The government of Poland has surprised a large number of entrepreneurs operating in the form of limited partnerships. The Council of Ministers of Poland has published a list of legislative and program works from which can be concluded that the government of Poland intends to introduce corporate income tax (“CIT”) applicable to limited partnerships from the beginning of 2021.
The surprise for taxpayers is all the greater as there have been no reports from the government regarding this direction of changes to the tax law. According to the published information, the purpose of the introduced act is, inter alia, introduction of: “provisions tightening the income tax system through, inter alia, including within the scope of the CIT Act, limited partnerships with their registered office or management board in the territory of the Republic of Poland and those general partnerships in the case of which income tax payers participating in the profits of such general partnerships are not disclosed ”. It was further indicated that the project aims to “tighten the tax system and respond to optimization structures created by taxpayers with the use of limited partnerships by granting the limited partnership the status of an income tax payer”.
Limited partnerships are not a legal entity. Therefore, they have never been previously taxpayers of CIT in Poland. Income tax on the income of these companies is paid directly by the partners, proportionally to the share in the profits – general partnerships, partnerships and civil partnerships are treated analogously. Nevertheless, the idea of taxing the CIT of limited partnerships appeared in the past, when in 2014 the legislator decided to apply CIT to limited joint-stock partnerships. At that time the original intention was to introduce CIT to cover also limited partnerships.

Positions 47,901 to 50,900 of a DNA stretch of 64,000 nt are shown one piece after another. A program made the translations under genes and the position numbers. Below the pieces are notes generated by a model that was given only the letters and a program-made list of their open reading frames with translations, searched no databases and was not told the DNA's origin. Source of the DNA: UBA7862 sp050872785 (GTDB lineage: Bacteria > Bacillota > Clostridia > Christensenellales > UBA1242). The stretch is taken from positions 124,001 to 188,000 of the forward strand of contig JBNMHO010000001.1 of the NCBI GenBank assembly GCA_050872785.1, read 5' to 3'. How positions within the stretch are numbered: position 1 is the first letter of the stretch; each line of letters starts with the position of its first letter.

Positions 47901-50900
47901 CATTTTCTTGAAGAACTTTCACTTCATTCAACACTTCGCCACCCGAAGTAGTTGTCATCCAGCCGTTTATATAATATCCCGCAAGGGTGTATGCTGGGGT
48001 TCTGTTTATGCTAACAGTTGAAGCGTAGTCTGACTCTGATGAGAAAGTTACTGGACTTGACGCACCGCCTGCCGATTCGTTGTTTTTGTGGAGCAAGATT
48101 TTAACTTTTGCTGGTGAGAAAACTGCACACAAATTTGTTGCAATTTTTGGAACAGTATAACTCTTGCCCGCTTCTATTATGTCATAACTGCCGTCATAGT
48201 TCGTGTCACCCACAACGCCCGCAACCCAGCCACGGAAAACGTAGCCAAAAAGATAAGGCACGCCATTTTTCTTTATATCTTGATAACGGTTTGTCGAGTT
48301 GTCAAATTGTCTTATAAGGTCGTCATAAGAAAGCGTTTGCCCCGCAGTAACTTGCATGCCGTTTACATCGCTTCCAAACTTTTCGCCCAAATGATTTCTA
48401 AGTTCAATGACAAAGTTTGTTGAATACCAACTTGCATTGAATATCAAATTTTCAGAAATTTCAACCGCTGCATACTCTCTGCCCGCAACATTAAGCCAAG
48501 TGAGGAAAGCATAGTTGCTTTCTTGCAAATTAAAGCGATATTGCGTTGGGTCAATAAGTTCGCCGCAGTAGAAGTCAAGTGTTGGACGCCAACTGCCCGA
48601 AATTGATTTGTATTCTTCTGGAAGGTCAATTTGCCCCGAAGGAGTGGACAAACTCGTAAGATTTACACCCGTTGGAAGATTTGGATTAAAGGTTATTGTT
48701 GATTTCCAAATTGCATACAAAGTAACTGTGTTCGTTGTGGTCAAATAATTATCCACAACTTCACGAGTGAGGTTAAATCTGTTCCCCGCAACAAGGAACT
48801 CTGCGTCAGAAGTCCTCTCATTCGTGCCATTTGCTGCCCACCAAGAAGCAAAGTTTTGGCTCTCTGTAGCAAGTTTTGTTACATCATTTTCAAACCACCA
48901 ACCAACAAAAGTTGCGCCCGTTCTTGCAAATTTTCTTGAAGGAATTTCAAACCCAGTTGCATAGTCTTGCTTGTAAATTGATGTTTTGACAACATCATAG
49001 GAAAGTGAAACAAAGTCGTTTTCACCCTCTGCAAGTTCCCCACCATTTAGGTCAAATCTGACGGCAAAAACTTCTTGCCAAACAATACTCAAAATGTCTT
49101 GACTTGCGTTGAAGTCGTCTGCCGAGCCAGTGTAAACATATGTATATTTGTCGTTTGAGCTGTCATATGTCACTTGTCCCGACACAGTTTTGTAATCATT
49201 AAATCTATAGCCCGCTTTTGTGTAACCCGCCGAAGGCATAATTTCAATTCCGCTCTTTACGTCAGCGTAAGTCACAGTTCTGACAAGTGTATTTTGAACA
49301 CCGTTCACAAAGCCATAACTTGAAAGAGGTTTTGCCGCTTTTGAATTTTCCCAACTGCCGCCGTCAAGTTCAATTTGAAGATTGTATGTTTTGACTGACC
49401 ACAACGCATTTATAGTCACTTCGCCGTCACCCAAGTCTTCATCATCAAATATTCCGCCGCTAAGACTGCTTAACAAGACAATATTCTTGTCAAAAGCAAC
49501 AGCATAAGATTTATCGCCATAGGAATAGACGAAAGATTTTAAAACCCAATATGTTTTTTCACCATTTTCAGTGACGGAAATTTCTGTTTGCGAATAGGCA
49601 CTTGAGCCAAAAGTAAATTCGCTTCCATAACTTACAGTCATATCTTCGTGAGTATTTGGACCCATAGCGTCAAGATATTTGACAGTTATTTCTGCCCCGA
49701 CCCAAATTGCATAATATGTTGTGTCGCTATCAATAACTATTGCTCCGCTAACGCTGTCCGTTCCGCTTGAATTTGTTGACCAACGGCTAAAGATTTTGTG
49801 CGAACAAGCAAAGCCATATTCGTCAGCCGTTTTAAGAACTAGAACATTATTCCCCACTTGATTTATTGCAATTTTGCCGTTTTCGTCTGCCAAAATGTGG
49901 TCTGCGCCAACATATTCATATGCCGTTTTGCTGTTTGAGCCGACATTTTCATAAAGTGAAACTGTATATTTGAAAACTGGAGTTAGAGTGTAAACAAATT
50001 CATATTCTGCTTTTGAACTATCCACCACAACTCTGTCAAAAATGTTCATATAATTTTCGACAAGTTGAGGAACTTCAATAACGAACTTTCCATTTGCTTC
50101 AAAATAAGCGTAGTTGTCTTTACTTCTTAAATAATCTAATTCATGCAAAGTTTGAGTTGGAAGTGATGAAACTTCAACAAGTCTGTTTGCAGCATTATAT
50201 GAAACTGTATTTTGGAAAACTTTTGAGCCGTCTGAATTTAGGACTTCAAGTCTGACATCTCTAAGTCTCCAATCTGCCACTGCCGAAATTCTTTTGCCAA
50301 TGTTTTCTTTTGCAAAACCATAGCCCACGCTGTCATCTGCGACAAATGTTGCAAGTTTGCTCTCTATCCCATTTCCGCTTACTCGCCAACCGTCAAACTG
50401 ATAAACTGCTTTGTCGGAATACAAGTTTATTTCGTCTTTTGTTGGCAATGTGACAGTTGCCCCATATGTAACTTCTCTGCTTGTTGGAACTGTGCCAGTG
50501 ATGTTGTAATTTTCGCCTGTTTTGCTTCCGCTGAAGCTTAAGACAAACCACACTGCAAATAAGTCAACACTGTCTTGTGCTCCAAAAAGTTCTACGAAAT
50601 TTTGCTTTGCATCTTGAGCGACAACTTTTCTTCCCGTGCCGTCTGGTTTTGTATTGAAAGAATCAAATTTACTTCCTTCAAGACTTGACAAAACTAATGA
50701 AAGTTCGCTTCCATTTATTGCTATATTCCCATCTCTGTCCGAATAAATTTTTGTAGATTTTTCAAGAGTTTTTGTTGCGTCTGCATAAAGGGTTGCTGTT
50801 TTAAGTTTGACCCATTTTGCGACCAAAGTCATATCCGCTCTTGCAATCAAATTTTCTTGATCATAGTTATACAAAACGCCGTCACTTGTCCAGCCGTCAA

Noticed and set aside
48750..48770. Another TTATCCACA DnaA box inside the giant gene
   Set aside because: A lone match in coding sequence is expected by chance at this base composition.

At the moment, no draft act has been published in this regard. Therefore, currently only publicly available information regarding the extension of CIT to cover limited partnership is the above-mentioned message included in the list of legislative and program works of the Council of Ministers of Poland. Therefore, there are currently no further information regarding the plan to cover limited partnerships with CIT, including whether the limited partnerships will be completely equated with capital companies, or other mechanisms will be introduced.
The announcement of fundamental changes in the tax settlement of limited partnerships 4 months prior their planned entry into force does not deserve approval and raises many doubts. Entrepreneurs, including a large number of Polish private companies operating in the form of limited partnerships, will once again be forced to analyse the effects of the new regulations in a very short time and adapt their business model accordingly.
The lack of any details of the CIT coverage of limited partnerships increases the uncertainty as to the future legal status and the intentions of the legislator. This raises doubts as to whether it will simply lead to an increase in the taxation of income of (mainly Polish) enterprises in a difficult economic situation due to COVID-19 outbreak.
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*This article is for general information purposes only and does not constitute a legal advice.